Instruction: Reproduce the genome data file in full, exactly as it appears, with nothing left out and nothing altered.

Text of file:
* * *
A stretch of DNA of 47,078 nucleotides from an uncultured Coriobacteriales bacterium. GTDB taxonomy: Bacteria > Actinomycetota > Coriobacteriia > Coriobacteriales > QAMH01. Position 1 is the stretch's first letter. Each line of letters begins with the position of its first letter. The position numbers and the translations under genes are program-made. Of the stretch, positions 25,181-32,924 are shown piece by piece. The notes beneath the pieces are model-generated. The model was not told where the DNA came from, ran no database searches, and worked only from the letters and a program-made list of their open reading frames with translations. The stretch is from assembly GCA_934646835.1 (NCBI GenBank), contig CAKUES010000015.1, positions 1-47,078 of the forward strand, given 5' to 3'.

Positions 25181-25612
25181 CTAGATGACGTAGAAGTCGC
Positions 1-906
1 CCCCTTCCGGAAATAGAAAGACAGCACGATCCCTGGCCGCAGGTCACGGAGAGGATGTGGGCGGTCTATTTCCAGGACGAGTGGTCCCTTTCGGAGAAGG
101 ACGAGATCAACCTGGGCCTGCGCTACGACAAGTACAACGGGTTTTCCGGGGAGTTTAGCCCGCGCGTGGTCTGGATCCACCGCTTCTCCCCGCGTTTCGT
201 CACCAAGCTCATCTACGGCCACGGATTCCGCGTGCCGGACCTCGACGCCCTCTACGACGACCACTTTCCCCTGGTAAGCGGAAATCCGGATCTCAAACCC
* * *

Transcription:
A stretch of DNA of 47,078 nucleotides from an uncultured Coriobacteriales bacterium. GTDB taxonomy: Bacteria > Actinomycetota > Coriobacteriia > Coriobacteriales > QAMH01. Position 1 is the stretch's first letter. Each line of letters begins with the position of its first letter. The position numbers and the translations under genes are program-made. Of the stretch, positions 25,181-32,924 are shown piece by piece. The notes beneath the pieces are model-generated. The model was not told where the DNA came from, ran no database searches, and worked only from the letters and a program-made list of their open reading frames with translations. The stretch is from assembly GCA_934646835.1 (NCBI GenBank), contig CAKUES010000015.1, positions 1-47,078 of the forward strand, given 5' to 3'.

Positions 25181-25612
25181 CTAGATGACGTAGAAGTCGC
Positions 1-906
1 CCCCTTCCGGAAATAGAAAGACAGCACGATCCCTGGCCGCAGGTCACGGAGAGGATGTGGGCGGTCTATTTCCAGGACGAGTGGTCCCTTTCGGAGAAGG
101 ACGAGATCAACCTGGGCCTGCGCTACGACAAGTACAACGGGTTTTCCGGGGAGTTTAGCCCGCGCGTGGTCTGGATCCACCGCTTCTCCCCGCGTTTCGT
201 CACCAAGCTCATCTACGGCCACGGATTCCGCGTGCCGGACCTCGACGCCCTCTACGACGACCACTTTCCCCTGGTAAGCGGAAATCCGGATCTCAAACCC